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Disability Essay AP

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Introduction

Disability: No Longer a Hindrance Disability is a term that, in today's society, immediately conjures up negatively connotated images in one's mind; stereotypes of disabled people are that they are mentally challenged, incapable, and should be pitied. In this respect, society is ignorant. Most of the disabled beings are just normal people who have either been the victims of traumatic accidents or the victims of incapacitating diseases. These are normal people who are just physically handicapped, yet continue to see society turn its back on them. Nancy Mairs, Andre Dubus, and Harriet Johnson are three disabled authors who have experienced the prejudice of society. Through their essays, they convey a powerful message to society that the disabled are perfectly capable of living and expressing themselves as normal people. Mairs, Dubus, and Johnson all have differing views on the disabled, but they all use similar resources of language to communicate their message; their use of life experiences, exemplification, and emotional tones persuasively express their viewpoints to the reader. Nancy Mairs is crippled with multiple sclerosis, yet knows she is as fully capable as another, non-disabled human being. ...read more.

Middle

Dubus expresses what a cripple cannot do; the harsh, physically and emotionally demanding life of a disabled person is a reality. He does this not only to show how hard it is for cripples to live, but also to show why he now has some resentment towards ordinary people. This is expressed when he talks about the rage he felt at a reporter and editor who wrote an article about a quadriplegic; ordinary people will sympathize with the disabled, but will never truly understand the physical and emotional pain. I agree with Dubus because ordinary people cannot imagine the pain of of being a cripple. Unlike Mairs, Dubus does not try to make himself seem like an ordinary person. He knows he will always be different, and that his life will be full of challenges. Whereas Mairs uses numerous examples to make herself seem like a normal person, Dubus clearly accepts he will never again be normal in society. He even says, "I sing of those who cannot...what we need is not the sounds of horns rising to the sky but the steady beat of the brass drum." ...read more.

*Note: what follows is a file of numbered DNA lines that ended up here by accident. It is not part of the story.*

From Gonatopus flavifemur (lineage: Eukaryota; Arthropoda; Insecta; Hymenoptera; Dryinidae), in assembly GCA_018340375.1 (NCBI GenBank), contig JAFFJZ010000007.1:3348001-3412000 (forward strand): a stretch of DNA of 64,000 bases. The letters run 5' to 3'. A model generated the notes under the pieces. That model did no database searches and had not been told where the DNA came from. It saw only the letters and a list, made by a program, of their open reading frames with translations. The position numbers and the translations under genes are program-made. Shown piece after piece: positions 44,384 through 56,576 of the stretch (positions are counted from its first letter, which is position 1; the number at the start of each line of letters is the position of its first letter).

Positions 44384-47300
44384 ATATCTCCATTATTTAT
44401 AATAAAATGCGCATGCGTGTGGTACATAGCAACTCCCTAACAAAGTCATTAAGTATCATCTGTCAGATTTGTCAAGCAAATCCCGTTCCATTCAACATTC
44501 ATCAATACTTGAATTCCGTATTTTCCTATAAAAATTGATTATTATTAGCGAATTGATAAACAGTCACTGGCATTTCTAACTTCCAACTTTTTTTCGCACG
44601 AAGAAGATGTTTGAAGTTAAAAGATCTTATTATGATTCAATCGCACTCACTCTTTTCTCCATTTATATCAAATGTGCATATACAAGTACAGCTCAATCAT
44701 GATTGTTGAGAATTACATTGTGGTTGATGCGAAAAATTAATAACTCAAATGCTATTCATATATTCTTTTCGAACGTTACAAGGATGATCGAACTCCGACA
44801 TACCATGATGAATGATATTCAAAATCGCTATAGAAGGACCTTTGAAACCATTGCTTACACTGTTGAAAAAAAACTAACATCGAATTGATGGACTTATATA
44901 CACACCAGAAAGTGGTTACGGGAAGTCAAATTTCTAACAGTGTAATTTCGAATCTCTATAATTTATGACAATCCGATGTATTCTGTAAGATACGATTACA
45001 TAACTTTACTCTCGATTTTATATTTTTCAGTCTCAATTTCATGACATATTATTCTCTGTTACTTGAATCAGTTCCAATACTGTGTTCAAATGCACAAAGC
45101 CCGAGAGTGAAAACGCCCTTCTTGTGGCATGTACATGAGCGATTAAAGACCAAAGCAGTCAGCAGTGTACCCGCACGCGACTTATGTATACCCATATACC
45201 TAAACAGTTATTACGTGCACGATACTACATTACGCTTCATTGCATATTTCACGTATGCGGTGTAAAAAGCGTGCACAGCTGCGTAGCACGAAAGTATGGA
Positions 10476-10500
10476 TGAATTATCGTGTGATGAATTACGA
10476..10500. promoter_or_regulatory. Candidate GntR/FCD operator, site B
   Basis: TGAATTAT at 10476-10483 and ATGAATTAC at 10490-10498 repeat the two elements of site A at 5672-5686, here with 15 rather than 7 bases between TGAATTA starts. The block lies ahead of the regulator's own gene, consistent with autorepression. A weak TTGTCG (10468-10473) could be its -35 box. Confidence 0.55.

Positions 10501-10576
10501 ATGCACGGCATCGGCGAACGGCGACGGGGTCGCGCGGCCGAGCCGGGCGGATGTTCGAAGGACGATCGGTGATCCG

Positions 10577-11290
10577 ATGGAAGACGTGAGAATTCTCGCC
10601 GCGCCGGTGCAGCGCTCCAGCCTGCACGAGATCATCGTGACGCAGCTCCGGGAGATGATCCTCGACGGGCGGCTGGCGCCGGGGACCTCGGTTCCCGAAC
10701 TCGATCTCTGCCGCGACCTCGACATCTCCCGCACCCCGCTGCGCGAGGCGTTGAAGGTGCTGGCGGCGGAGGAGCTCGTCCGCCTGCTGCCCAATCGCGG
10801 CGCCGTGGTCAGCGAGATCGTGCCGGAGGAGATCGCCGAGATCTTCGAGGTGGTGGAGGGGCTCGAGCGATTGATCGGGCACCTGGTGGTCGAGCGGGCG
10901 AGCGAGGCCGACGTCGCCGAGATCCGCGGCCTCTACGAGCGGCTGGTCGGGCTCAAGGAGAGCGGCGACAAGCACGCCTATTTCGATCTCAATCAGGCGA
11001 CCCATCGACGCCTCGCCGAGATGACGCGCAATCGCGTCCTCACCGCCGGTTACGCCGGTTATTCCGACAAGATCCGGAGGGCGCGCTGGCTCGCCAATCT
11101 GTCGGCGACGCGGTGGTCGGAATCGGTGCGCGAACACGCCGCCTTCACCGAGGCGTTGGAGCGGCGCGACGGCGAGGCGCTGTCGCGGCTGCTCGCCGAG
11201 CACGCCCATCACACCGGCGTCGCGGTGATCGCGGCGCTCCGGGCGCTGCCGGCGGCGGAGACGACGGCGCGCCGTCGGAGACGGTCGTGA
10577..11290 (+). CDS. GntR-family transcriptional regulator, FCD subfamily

Conclusion

The use of dialogue makes her argument more interesting to read. In addition, Johnson's varied use of syntax with long and short sentences to get her point across is effective. Having a disability can be a challenge and it can be hard to deal with mainly because of the reaction of society towards disabled people. However, like all three of the authors, I believe that a disability should never limit the success in peoples' lives in any way. They should be able to live life to the fullest within their capabilities. A famous example of a person who succeeded despite his severe disability is Stephen Hawkins, who became a world renowned physicist despite being wheelchair bound. This type of success reinforces Johnson's message that disabled people can lead full lives and should not be considered a burden. I think Dubus is right in assuming non-disabled people don't truly understand the hardships disabled people go through. Though disabled people face many barriers, especially poor acceptance by society, a desire to overcome the odds against them helps many disabled persons to be very successful. This demonstrates that disability is not the most important component of a person's character. ...read more.

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